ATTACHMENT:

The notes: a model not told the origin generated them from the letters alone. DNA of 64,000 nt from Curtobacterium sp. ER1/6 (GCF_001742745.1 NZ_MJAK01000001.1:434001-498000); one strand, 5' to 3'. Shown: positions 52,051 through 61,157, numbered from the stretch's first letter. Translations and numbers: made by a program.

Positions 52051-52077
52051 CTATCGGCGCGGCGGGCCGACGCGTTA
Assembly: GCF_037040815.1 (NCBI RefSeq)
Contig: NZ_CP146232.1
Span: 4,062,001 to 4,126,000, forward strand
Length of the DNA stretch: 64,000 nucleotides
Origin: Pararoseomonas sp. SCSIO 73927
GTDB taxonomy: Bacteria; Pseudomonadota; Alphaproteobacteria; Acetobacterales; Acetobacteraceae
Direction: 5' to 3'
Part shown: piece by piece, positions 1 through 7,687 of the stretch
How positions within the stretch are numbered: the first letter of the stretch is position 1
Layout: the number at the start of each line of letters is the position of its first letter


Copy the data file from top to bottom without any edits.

The notes: a model not told the origin generated them from the letters alone. DNA of 64,000 nt from Curtobacterium sp. ER1/6 (GCF_001742745.1 NZ_MJAK01000001.1:434001-498000); one strand, 5' to 3'. Shown: positions 52,051 through 61,157, numbered from the stretch's first letter. Translations and numbers: made by a program.

Positions 52051-52077
52051 CTATCGGCGCGGCGGGCCGACGCGTTA
Assembly: GCF_037040815.1 (NCBI RefSeq)
Contig: NZ_CP146232.1
Span: 4,062,001 to 4,126,000, forward strand
Length of the DNA stretch: 64,000 nucleotides
Origin: Pararoseomonas sp. SCSIO 73927
GTDB taxonomy: Bacteria; Pseudomonadota; Alphaproteobacteria; Acetobacterales; Acetobacteraceae
Direction: 5' to 3'
Part shown: piece by piece, positions 1 through 7,687 of the stretch
How positions within the stretch are numbered: the first letter of the stretch is position 1
Layout: the number at the start of each line of letters is the position of its first letter